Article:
Wrestling bounces back after loss to Harvard

Younger wrestlers get chance to grow against Roger Williams at Beauty, Beast competition

Senior Staff Writer
Monday, February 15, 2016

The Bears got off to a slow start against Harvard but slowly worked their way back into the match. Despite strong efforts from Justin Staudenmayer ’17 and Steven Galiardo ’17, Bruno eventually fell 25-10.

It was a packed house Sunday at the Pizzitola Sports Center, where over 700 spectators spent their Valentine’s Day at the second annual Beauty and the Beast competition. But the boisterous crowd was not enough to inspire the Bears to a victory over Ivy League rival Harvard. The day’s second contest against Roger Williams brought better results, giving Bruno a split on the day and the fans something positive to cheer about.

“This is our favorite event of the year. Everyone gets really hyped up for it,” said Justin Staudenmayer ’17. “We had a tough match against Harvard — a couple things didn’t go our way — and you can see that on the scoreboard. But overall I thought we fought hard, and then we picked things up against Roger Williams and turned things around.”

The first match of the day saw Bruno take on its Ancient Eight foe. Things got off to a great start for the Bears, with Josh Durso-Finley ’18 pulling off an exciting overtime victory that set the tone for the crowd’s day-long enthusiasm. But it did not take long for the Crimson to shift the momentum, as it quickly jumped out to a 13-3 lead through four matches.

Fortunately for the Bears, the middle weight classes, where they have found the greatest success this season, came next. Steven Galiardo ’17 started off their comeback with an impressive 11-4 victory, missing out on the major decision win by only a point. Standout Staudenmayer followed suit with a dominating 8-0 win by major decision, bringing the score to 13-10.

Down to just a three-point margin, Bruno put its faith in rookie Jon Viruet ’19, who admirably fought against Harvard’s No. 19 Devon Gobbo, but ultimately could not pull off the upset. The match’s last three contests were close calls, with the Bears falling in two of them by sudden victories. 

Bruno will have a couple weeks to work out the kinks before it goes up against its Ivy League competitors again at the EIWA championships. The Bears are focusing on turning their close losses into close wins, said Head Coach Todd Beckerman.

“In the Harvard match, I think we fought really hard,” Beckerman said. “We just didn’t win the close ones. I told those guys, we are going see Harvard again at the conference tournament. We are going to see all the other Ivies. We just have to win them next time around.”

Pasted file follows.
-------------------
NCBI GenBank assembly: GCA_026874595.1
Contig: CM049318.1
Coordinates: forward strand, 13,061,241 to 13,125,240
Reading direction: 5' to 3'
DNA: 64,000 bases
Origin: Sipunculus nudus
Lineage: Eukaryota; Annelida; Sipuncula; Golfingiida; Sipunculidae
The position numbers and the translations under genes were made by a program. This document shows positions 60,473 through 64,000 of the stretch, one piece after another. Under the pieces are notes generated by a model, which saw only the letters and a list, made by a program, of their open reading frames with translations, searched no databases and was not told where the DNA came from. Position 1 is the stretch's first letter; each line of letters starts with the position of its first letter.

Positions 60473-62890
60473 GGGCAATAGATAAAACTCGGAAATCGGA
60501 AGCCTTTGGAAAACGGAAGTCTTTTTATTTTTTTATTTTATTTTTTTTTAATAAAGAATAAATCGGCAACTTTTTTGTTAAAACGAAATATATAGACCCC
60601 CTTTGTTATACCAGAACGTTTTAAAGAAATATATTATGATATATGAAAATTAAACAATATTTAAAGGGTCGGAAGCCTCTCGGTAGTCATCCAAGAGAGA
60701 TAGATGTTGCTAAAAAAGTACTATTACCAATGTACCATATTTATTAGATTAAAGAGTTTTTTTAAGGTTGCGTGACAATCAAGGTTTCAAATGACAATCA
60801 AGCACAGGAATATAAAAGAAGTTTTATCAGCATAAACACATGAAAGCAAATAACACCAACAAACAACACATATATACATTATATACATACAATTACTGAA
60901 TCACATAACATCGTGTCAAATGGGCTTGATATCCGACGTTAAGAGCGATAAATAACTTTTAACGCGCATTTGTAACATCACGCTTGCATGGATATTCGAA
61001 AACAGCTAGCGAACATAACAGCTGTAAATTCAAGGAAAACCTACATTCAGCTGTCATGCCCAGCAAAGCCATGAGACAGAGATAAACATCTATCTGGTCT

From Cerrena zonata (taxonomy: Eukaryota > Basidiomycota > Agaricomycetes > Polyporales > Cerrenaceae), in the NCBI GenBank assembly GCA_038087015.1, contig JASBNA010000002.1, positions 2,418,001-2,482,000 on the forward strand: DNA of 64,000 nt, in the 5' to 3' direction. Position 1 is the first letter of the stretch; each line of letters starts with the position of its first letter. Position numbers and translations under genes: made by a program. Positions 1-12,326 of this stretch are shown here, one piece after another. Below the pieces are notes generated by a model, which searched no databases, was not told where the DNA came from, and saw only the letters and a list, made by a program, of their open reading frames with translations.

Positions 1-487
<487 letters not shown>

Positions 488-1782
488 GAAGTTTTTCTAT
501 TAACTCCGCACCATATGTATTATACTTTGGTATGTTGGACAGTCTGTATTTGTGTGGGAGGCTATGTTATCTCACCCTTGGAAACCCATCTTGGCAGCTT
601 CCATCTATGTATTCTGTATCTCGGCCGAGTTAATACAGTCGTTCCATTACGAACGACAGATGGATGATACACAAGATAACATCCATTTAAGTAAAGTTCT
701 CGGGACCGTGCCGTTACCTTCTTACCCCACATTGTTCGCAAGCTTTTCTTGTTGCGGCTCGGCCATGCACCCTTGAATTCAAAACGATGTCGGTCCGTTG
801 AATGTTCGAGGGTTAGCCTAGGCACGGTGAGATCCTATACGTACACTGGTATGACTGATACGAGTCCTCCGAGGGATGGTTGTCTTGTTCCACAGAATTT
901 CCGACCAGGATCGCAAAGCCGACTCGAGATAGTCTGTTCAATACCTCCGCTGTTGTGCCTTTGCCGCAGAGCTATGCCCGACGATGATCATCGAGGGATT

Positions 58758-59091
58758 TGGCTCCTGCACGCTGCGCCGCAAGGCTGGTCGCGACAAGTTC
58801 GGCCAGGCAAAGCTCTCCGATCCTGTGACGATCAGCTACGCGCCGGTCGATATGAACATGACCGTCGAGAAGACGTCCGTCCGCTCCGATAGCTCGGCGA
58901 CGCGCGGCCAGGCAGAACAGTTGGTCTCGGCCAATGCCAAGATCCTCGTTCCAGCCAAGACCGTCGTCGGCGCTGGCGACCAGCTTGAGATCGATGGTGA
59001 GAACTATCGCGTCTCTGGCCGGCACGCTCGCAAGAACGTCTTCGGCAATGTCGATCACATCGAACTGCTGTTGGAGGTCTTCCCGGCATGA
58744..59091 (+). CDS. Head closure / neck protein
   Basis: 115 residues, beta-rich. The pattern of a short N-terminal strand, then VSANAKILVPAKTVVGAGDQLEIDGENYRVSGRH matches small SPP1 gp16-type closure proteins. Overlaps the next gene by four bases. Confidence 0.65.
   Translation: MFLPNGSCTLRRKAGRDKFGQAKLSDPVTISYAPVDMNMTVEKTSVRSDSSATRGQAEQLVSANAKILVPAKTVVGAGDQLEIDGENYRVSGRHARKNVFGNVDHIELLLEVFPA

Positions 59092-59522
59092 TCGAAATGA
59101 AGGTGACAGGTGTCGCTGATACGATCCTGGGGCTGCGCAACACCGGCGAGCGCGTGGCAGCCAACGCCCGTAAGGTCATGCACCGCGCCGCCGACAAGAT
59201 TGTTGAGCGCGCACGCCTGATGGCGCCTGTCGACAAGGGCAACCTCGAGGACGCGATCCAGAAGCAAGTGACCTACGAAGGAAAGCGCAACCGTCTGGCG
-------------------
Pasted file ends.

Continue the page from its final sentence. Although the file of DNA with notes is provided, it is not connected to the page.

In the second match of the day, the Bears found themselves up against in-state opponents Roger Williams, who are currently the third-highest ranked Division III team. A break against Division I competition may have been just what Bruno needed to boost its confidence as it heads into the final stretch of the season.

Durso-Finley started things off again for the Bears, but this time he could not come away with an opening win. Unlike in the Harvard match, the next stretch of guys picked up the slack during a dominating streak. Michael Russo ’18 kicked it off with a solid major decision victory, followed by notable performances by William McDonald ’17 and the always-reliable Staudenmayer.

McDonald registered a pin, grabbing six points for the Bears, and Staudenmayer recorded a win by technical fall. With two matches remaining and the dual-meet victory already secured, the Bears let some of their younger guys see some action, which made for a more competitive final score. Bruno left the mat with a 24-17 win.

The team now has one dual-meet left on the regular season schedule before it gears up for the EIWA and NCAA championships. The whole season has been a preparation for this postseason run, and the wins and losses from earlier in the season will not matter in the next couple of weeks, Beckerman said.

“This season we put them through a tough test to prepare them for this run,” he added. “We did a lot of a character building. We did a lot of traveling to put them in situations that make them uncomfortable, which (is) going to help us in the long run.”

To stay up-to-date, subscribe to our daily newsletter.

Comments are closed.

Comments are closed. If you have corrections to submit, you can email The Herald at